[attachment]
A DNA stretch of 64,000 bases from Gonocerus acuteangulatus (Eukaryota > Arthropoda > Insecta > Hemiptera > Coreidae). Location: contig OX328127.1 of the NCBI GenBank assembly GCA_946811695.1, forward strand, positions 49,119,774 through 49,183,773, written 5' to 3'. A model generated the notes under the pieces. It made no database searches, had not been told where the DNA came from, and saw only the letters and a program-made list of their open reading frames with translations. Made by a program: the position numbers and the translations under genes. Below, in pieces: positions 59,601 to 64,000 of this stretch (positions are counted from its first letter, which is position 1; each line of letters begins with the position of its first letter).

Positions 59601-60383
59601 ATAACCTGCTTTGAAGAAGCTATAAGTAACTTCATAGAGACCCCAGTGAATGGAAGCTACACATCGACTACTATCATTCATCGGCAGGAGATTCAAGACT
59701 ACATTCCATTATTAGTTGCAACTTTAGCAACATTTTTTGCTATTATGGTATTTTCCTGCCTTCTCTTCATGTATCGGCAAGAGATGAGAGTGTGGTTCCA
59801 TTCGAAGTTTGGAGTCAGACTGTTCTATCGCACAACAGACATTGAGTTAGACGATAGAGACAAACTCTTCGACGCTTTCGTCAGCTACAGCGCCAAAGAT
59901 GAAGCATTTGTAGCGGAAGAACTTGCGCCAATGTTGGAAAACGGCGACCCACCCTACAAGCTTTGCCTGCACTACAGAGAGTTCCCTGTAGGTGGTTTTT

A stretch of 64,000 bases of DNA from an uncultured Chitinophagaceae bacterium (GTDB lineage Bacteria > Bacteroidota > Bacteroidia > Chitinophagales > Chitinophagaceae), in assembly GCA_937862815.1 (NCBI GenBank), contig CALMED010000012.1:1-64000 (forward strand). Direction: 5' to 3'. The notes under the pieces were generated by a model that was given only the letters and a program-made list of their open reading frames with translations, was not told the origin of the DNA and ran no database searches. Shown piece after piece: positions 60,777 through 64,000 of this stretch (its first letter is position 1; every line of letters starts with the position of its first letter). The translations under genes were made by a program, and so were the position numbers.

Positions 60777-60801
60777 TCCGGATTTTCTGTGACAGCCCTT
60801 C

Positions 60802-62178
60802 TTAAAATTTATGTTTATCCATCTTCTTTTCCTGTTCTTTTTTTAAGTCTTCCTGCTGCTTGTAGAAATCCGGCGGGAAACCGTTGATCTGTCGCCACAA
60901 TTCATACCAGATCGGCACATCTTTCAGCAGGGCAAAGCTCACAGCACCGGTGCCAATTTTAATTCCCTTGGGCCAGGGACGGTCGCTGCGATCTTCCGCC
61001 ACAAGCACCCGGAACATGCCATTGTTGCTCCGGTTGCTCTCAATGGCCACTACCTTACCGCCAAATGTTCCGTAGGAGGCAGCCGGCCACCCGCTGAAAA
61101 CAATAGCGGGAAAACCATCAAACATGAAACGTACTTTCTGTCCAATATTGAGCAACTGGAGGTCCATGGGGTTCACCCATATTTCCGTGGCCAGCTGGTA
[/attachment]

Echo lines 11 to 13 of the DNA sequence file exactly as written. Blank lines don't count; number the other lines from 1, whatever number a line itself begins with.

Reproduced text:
Positions 60802-62178
60802 TTAAAATTTATGTTTATCCATCTTCTTTTCCTGTTCTTTTTTTAAGTCTTCCTGCTGCTTGTAGAAATCCGGCGGGAAACCGTTGATCTGTCGCCACAA
60901 TTCATACCAGATCGGCACATCTTTCAGCAGGGCAAAGCTCACAGCACCGGTGCCAATTTTAATTCCCTTGGGCCAGGGACGGTCGCTGCGATCTTCCGCC